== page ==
Mr. Biden has labored to distance himself from the “defund the police” movement and has tried to distinguish between violent rioters and peaceful protesters.

He said Mr. Trump is determined to stoke division and chaos because his campaign is flailing.

“This isn’t about law and order. It’s about a political strategy to revive a failing campaign,” Mr. Biden said. “Every instinct Trump has is to add fuel to the fire. That’s the last thing we need.”

Other critics of the president say he is getting far afield and encroaching into extraconstitutional territory with Homeland Security’s recent actions.

“I do believe the president likes to associate himself with this tough-guy myth of old-time law enforcement,” said David Chipman, a senior policy advisor to former Rep. Gabby Giffords’ gun control group. “They just want to throw resources at knocking heads, and that’s not my view of what policing should be in 2020 America.”

Mr. Chipman, a former special agent with the Bureau of Alcohol, Tobacco, Firearms and Explosives (ATF), said there simply aren’t enough federal agents for a massive, dragnet-type presence across the country.

“If you say I’m going to send a hundred agents to Chicago, that’s not a small number — where does that come from?” he said. “And those communities now don’t have their advisers. We used to call it whack-a-mole.”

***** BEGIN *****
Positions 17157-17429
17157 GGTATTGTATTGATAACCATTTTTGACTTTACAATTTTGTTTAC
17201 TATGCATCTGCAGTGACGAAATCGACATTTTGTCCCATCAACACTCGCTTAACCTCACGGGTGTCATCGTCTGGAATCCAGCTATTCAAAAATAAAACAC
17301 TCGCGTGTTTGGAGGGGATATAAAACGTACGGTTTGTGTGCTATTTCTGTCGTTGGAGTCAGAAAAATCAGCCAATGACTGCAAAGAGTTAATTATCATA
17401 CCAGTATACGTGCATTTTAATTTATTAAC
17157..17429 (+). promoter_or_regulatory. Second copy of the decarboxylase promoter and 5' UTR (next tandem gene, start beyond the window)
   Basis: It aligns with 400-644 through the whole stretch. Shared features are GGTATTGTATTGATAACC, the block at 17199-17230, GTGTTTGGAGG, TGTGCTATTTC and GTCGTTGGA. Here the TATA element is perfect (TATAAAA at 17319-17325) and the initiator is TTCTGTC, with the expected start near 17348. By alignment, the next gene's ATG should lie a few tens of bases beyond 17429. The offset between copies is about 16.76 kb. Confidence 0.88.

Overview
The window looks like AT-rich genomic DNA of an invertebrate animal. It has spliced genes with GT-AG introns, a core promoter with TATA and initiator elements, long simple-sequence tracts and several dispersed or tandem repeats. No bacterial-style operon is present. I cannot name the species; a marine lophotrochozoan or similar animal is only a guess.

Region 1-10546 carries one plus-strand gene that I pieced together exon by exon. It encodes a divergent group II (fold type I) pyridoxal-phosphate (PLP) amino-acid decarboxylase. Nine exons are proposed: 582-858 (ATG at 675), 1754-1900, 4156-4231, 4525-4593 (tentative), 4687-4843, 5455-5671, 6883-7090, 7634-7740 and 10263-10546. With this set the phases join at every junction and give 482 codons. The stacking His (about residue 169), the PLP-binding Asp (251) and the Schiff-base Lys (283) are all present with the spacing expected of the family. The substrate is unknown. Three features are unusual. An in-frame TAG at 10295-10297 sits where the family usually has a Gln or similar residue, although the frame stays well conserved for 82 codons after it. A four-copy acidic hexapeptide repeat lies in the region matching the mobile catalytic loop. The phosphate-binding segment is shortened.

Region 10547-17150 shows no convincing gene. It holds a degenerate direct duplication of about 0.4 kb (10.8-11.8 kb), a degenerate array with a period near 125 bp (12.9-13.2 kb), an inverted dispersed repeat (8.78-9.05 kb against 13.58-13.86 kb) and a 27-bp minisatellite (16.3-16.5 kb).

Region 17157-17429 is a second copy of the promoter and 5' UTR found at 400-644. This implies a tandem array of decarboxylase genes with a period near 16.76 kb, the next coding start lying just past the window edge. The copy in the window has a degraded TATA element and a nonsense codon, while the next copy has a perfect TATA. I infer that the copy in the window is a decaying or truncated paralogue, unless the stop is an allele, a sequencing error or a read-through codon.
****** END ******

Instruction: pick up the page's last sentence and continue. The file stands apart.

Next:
Other Democrats say Mr. Trump is intentionally fomenting violence because he thinks it will help his re-election campaign.

Rep. Val Demings, a contender to be Mr. Biden’s ticket mate, said Mr. Trump knows he’s in trouble and is “adding fuel to the fire.”

“If he was the law-and-order president, then he would follow the law himself,” the Florida Democrat, who was Orlando’s first female chief of police, said recently on Sirius XM radio. “If he was the law-and-order president, he would hold his friends accountable. We know that’s not his intention.”

Some conservatives and libertarians have also questioned the administration’s incursions into various cities.

“They’re bringing violence into the situation,” said Nicholas Sarwark, a former chairman of the Libertarian National Committee. “He needs to succeed at something because he’s failing so miserably at being president.”

• David Sherfinski can be reached at dsherfinski@washingtontimes.com.